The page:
(I COR. 1: 23) but we preach Christ crucified, to the Jews a stumbling block and to the Greeks foolishness

Paul mentions "food and drink" in verse 16. In the author's mind, if this verse isn't about the Colossians being judged by those "of the circumcision" for disregarding kosher rules and Sabbaths and holy days, then it must be about ascetics teasing them for eating and drinking, keeping kosher and observing certain days.
I'll admit the reasoning is logical. If we can't take Paul at face value, then something must explain it. Problem is the premise is barely supportable.

So, if the author is wrong, then what is Paul talking about?
Paul's warnings aren't about being teased by ascetics, but rather the dangers of letting anyone "deceive you with persuasive words" (v. 4). So Paul is not talking about teasing here, but deception! And Paul is not talking about ascetics here, but legalists!

There is a warning against vain philosophy. There is also a warning against paganism. However let us never forget there is a warning against the teachings of the group Paul calls "the circumcision" who are the converted Jews who went around relentlessly pestering Paul and testing God by preaching a false gospel of circumcision and law-keeping. It is clear that verses 11 through 17 are referring to these ones in particular.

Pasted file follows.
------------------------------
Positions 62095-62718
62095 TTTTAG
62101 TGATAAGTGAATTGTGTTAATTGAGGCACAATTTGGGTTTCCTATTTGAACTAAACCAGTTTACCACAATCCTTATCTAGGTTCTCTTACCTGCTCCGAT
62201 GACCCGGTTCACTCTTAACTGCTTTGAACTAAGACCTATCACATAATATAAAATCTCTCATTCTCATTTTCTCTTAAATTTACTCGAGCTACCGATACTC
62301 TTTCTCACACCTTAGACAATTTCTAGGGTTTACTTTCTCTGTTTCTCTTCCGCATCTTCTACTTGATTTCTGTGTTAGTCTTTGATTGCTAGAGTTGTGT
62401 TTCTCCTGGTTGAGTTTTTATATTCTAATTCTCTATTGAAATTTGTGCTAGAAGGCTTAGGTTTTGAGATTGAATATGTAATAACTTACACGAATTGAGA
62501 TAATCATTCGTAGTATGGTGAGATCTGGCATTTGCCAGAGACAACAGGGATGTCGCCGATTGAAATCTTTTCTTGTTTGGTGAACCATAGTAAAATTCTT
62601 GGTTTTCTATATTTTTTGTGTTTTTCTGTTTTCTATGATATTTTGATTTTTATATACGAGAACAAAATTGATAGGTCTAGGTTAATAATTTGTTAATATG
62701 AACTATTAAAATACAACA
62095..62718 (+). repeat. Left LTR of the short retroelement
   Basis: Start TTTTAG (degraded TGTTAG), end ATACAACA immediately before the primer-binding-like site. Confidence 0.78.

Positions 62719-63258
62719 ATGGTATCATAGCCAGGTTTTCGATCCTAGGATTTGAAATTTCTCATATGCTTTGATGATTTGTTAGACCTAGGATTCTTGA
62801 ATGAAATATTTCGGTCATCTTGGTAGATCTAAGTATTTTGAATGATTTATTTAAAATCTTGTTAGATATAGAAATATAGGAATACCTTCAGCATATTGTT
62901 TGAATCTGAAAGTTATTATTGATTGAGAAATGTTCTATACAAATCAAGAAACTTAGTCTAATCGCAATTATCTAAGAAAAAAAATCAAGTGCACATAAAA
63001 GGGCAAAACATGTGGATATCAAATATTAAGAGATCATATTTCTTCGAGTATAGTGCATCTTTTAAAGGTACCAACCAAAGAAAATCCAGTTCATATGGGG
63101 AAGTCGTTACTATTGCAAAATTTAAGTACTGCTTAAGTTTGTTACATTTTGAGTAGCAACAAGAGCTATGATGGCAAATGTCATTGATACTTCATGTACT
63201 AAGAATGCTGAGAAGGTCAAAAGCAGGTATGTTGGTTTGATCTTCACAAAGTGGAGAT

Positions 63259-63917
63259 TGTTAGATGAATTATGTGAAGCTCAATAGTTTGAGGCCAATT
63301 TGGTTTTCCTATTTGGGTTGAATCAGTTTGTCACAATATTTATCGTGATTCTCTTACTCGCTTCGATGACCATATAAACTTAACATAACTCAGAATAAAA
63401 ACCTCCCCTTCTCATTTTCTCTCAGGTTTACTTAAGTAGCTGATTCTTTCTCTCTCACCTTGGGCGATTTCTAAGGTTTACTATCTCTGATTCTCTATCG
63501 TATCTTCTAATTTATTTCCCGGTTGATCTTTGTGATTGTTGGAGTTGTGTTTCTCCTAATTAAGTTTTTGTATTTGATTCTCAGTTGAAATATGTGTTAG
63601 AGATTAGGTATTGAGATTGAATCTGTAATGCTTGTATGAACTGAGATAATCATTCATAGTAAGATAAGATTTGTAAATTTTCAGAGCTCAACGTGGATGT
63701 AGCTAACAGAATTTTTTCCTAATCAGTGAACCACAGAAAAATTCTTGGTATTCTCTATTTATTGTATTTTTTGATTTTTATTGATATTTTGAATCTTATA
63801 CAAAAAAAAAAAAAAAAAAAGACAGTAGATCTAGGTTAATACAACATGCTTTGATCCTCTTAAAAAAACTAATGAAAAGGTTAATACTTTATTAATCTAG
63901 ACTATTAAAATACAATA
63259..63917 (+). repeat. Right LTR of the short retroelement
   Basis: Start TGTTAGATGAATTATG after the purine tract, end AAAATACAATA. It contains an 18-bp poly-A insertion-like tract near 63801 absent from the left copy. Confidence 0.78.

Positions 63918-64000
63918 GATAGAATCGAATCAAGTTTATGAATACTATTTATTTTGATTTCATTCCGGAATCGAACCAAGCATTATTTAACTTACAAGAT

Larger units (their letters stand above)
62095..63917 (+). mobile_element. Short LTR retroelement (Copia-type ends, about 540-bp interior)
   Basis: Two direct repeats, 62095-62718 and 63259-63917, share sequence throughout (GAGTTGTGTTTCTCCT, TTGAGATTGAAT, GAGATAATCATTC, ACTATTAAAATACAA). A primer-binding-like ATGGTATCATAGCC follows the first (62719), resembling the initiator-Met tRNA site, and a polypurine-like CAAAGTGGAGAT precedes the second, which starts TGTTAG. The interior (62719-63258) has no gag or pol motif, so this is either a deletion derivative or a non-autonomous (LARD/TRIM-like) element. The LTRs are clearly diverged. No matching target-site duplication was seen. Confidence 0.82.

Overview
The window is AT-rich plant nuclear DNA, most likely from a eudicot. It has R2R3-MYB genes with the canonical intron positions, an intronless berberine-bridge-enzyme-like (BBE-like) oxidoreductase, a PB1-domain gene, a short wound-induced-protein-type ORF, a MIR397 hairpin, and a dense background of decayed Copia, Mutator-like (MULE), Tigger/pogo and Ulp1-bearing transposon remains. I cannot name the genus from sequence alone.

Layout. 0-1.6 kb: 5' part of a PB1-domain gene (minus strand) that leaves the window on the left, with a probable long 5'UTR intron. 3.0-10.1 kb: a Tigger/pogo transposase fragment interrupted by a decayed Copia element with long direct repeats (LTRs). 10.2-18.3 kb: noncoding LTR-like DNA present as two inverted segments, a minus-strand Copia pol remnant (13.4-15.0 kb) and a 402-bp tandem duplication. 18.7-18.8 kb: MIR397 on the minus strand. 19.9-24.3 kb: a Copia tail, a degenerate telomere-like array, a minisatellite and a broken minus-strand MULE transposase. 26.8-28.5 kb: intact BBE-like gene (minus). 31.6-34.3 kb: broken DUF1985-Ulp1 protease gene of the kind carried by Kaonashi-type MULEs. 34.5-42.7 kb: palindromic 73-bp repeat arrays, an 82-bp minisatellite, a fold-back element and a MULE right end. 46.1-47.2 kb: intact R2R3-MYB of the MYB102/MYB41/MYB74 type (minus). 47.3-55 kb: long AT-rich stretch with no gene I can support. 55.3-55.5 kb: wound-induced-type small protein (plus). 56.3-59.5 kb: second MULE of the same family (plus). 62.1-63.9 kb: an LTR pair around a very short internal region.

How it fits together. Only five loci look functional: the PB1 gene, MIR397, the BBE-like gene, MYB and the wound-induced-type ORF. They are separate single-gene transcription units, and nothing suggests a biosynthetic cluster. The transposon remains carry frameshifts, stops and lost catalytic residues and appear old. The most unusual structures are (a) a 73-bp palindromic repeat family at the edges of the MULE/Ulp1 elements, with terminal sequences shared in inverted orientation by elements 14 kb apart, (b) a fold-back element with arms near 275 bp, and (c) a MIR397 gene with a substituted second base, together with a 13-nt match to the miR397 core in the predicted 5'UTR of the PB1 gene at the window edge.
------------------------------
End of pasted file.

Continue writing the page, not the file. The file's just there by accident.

This isn't some light thing the author is doing.
He, being closely related to "the circumcision", wants you to forget all about that and concentrate on some other group. Just like he wanted you to forget all about ordinances meaning law of Moses so he gave that a new definition.
He wants you to forget that the circumcision went around teaching what the author teaches. He doesn't want you to think Paul could be talking about him, so he tells you Paul is talking about someone else - someone Paul doesn't even specifically mention.
The author is clearly attempting to "deceive you with persuasive words."

The implications aren't small. This is something we need to tread very carefully with, and the author is playing fast and loose with it.

Do you want a better understanding on what Paul is saying here? Then read Romans 14. Colossians 11: 17-22 and Romans 14 go together like chocolate and peanut butter. They are perfect compliments.

What Paul is saying here in Colossians 2 has nothing to do with Greek philosophers teasing people for observing the Sabbath and drinking wine. It is about not turning from the Gospel of grace to the false pride and frustrated failure of legalism... or anything else for that matter.